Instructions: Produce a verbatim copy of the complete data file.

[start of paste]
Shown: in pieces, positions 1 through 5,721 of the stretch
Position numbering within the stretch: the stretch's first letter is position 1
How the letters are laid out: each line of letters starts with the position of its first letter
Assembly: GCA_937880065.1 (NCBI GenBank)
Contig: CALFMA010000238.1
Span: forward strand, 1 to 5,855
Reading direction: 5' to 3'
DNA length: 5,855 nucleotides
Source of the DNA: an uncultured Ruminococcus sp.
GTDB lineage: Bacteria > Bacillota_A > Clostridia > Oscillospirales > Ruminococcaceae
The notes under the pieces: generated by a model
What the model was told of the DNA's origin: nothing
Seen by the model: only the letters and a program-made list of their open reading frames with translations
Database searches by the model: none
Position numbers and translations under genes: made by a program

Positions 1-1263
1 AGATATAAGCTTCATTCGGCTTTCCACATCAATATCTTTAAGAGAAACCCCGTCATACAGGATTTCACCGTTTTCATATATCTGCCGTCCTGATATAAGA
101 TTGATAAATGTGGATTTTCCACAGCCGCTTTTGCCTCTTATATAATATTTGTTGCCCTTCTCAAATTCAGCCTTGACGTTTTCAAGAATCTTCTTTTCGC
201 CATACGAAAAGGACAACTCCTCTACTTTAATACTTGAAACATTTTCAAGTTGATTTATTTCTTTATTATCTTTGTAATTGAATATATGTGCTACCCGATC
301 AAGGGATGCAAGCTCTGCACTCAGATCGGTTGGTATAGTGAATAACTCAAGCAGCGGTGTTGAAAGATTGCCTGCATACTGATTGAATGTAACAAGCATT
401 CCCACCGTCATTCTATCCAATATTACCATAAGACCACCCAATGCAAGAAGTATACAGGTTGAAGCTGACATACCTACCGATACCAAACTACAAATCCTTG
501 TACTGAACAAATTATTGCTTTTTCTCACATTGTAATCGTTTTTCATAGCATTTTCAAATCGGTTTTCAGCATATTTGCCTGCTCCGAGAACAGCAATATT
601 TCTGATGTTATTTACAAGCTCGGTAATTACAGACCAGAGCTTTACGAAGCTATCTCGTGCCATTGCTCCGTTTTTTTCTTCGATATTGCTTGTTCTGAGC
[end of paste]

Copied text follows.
Shown: in pieces, positions 1 through 5,721 of the stretch
Position numbering within the stretch: the stretch's first letter is position 1
How the letters are laid out: each line of letters starts with the position of its first letter
Assembly: GCA_937880065.1 (NCBI GenBank)
Contig: CALFMA010000238.1
Span: forward strand, 1 to 5,855
Reading direction: 5' to 3'
DNA length: 5,855 nucleotides
Source of the DNA: an uncultured Ruminococcus sp.
GTDB lineage: Bacteria > Bacillota_A > Clostridia > Oscillospirales > Ruminococcaceae
The notes under the pieces: generated by a model
What the model was told of the DNA's origin: nothing
Seen by the model: only the letters and a program-made list of their open reading frames with translations
Database searches by the model: none
Position numbers and translations under genes: made by a program

Positions 1-1263
1 AGATATAAGCTTCATTCGGCTTTCCACATCAATATCTTTAAGAGAAACCCCGTCATACAGGATTTCACCGTTTTCATATATCTGCCGTCCTGATATAAGA
101 TTGATAAATGTGGATTTTCCACAGCCGCTTTTGCCTCTTATATAATATTTGTTGCCCTTCTCAAATTCAGCCTTGACGTTTTCAAGAATCTTCTTTTCGC
201 CATACGAAAAGGACAACTCCTCTACTTTAATACTTGAAACATTTTCAAGTTGATTTATTTCTTTATTATCTTTGTAATTGAATATATGTGCTACCCGATC
301 AAGGGATGCAAGCTCTGCACTCAGATCGGTTGGTATAGTGAATAACTCAAGCAGCGGTGTTGAAAGATTGCCTGCATACTGATTGAATGTAACAAGCATT
401 CCCACCGTCATTCTATCCAATATTACCATAAGACCACCCAATGCAAGAAGTATACAGGTTGAAGCTGACATACCTACCGATACCAAACTACAAATCCTTG
501 TACTGAACAAATTATTGCTTTTTCTCACATTGTAATCGTTTTTCATAGCATTTTCAAATCGGTTTTCAGCATATTTGCCTGCTCCGAGAACAGCAATATT
601 TCTGATGTTATTTACAAGCTCGGTAATTACAGACCAGAGCTTTACGAAGCTATCTCGTGCCATTGCTCCGTTTTTTTCTTCGATATTGCTTGTTCTGAGC